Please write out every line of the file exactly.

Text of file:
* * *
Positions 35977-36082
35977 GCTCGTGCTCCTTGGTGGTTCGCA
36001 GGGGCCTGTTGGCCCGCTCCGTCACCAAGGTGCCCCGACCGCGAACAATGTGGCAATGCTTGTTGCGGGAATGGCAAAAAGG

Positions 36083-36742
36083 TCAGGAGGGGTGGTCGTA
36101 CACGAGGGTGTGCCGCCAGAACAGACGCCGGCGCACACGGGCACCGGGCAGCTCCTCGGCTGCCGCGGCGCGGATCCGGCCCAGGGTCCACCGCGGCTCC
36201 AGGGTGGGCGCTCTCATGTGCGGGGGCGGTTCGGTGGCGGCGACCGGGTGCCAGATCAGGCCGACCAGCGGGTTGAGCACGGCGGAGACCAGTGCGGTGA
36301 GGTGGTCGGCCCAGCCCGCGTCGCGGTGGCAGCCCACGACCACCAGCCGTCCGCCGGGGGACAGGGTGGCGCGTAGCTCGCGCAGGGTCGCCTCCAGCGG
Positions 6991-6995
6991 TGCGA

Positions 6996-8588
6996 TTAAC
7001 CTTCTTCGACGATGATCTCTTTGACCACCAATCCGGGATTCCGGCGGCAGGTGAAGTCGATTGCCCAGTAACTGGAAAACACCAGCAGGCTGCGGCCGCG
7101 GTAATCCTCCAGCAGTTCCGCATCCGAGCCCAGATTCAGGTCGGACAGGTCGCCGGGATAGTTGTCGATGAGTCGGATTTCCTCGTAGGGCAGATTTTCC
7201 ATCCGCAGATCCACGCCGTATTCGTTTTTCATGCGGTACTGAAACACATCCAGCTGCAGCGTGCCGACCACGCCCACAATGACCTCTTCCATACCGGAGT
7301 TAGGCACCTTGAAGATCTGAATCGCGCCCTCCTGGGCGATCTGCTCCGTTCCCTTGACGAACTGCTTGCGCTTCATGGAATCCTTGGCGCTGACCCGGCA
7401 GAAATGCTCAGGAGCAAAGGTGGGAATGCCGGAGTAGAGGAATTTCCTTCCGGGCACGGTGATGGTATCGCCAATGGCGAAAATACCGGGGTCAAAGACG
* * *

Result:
Positions 35977-36082
35977 GCTCGTGCTCCTTGGTGGTTCGCA
36001 GGGGCCTGTTGGCCCGCTCCGTCACCAAGGTGCCCCGACCGCGAACAATGTGGCAATGCTTGTTGCGGGAATGGCAAAAAGG

Positions 36083-36742
36083 TCAGGAGGGGTGGTCGTA
36101 CACGAGGGTGTGCCGCCAGAACAGACGCCGGCGCACACGGGCACCGGGCAGCTCCTCGGCTGCCGCGGCGCGGATCCGGCCCAGGGTCCACCGCGGCTCC
36201 AGGGTGGGCGCTCTCATGTGCGGGGGCGGTTCGGTGGCGGCGACCGGGTGCCAGATCAGGCCGACCAGCGGGTTGAGCACGGCGGAGACCAGTGCGGTGA
36301 GGTGGTCGGCCCAGCCCGCGTCGCGGTGGCAGCCCACGACCACCAGCCGTCCGCCGGGGGACAGGGTGGCGCGTAGCTCGCGCAGGGTCGCCTCCAGCGG
Positions 6991-6995
6991 TGCGA

Positions 6996-8588
6996 TTAAC
7001 CTTCTTCGACGATGATCTCTTTGACCACCAATCCGGGATTCCGGCGGCAGGTGAAGTCGATTGCCCAGTAACTGGAAAACACCAGCAGGCTGCGGCCGCG
7101 GTAATCCTCCAGCAGTTCCGCATCCGAGCCCAGATTCAGGTCGGACAGGTCGCCGGGATAGTTGTCGATGAGTCGGATTTCCTCGTAGGGCAGATTTTCC
7201 ATCCGCAGATCCACGCCGTATTCGTTTTTCATGCGGTACTGAAACACATCCAGCTGCAGCGTGCCGACCACGCCCACAATGACCTCTTCCATACCGGAGT
7301 TAGGCACCTTGAAGATCTGAATCGCGCCCTCCTGGGCGATCTGCTCCGTTCCCTTGACGAACTGCTTGCGCTTCATGGAATCCTTGGCGCTGACCCGGCA
7401 GAAATGCTCAGGAGCAAAGGTGGGAATGCCGGAGTAGAGGAATTTCCTTCCGGGCACGGTGATGGTATCGCCAATGGCGAAAATACCGGGGTCAAAGACG